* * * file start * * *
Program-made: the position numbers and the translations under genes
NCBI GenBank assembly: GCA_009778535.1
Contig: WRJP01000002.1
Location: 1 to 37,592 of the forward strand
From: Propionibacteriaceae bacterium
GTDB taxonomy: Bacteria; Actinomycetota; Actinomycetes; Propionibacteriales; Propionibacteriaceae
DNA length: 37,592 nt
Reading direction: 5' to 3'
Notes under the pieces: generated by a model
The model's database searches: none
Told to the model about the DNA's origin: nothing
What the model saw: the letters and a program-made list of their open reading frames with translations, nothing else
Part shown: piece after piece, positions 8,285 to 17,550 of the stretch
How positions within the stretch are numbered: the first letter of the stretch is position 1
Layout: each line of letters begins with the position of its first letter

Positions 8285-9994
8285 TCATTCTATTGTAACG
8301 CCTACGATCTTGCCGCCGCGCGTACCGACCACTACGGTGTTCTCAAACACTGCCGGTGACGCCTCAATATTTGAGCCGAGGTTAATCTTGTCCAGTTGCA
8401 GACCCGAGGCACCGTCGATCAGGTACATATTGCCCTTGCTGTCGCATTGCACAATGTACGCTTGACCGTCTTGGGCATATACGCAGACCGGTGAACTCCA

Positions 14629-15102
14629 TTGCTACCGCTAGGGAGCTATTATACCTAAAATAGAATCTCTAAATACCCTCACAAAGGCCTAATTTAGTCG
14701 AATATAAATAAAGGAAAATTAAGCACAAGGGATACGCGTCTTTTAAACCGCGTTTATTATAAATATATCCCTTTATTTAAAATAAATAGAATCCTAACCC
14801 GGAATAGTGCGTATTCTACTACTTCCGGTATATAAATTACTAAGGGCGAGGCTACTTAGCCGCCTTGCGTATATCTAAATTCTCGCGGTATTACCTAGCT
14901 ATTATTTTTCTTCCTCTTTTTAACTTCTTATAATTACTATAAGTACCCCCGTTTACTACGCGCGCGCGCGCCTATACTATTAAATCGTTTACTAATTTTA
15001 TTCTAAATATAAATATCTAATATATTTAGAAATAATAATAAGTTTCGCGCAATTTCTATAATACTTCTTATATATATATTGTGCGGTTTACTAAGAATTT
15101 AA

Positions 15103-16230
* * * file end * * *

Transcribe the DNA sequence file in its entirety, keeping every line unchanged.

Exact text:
Program-made: the position numbers and the translations under genes
NCBI GenBank assembly: GCA_009778535.1
Contig: WRJP01000002.1
Location: 1 to 37,592 of the forward strand
From: Propionibacteriaceae bacterium
GTDB taxonomy: Bacteria; Actinomycetota; Actinomycetes; Propionibacteriales; Propionibacteriaceae
DNA length: 37,592 nt
Reading direction: 5' to 3'
Notes under the pieces: generated by a model
The model's database searches: none
Told to the model about the DNA's origin: nothing
What the model saw: the letters and a program-made list of their open reading frames with translations, nothing else
Part shown: piece after piece, positions 8,285 to 17,550 of the stretch
How positions within the stretch are numbered: the first letter of the stretch is position 1
Layout: each line of letters begins with the position of its first letter

Positions 8285-9994
8285 TCATTCTATTGTAACG
8301 CCTACGATCTTGCCGCCGCGCGTACCGACCACTACGGTGTTCTCAAACACTGCCGGTGACGCCTCAATATTTGAGCCGAGGTTAATCTTGTCCAGTTGCA
8401 GACCCGAGGCACCGTCGATCAGGTACATATTGCCCTTGCTGTCGCATTGCACAATGTACGCTTGACCGTCTTGGGCATATACGCAGACCGGTGAACTCCA

Positions 14629-15102
14629 TTGCTACCGCTAGGGAGCTATTATACCTAAAATAGAATCTCTAAATACCCTCACAAAGGCCTAATTTAGTCG
14701 AATATAAATAAAGGAAAATTAAGCACAAGGGATACGCGTCTTTTAAACCGCGTTTATTATAAATATATCCCTTTATTTAAAATAAATAGAATCCTAACCC
14801 GGAATAGTGCGTATTCTACTACTTCCGGTATATAAATTACTAAGGGCGAGGCTACTTAGCCGCCTTGCGTATATCTAAATTCTCGCGGTATTACCTAGCT
14901 ATTATTTTTCTTCCTCTTTTTAACTTCTTATAATTACTATAAGTACCCCCGTTTACTACGCGCGCGCGCGCCTATACTATTAAATCGTTTACTAATTTTA
15001 TTCTAAATATAAATATCTAATATATTTAGAAATAATAATAAGTTTCGCGCAATTTCTATAATACTTCTTATATATATATTGTGCGGTTTACTAAGAATTT
15101 AA

Positions 15103-16230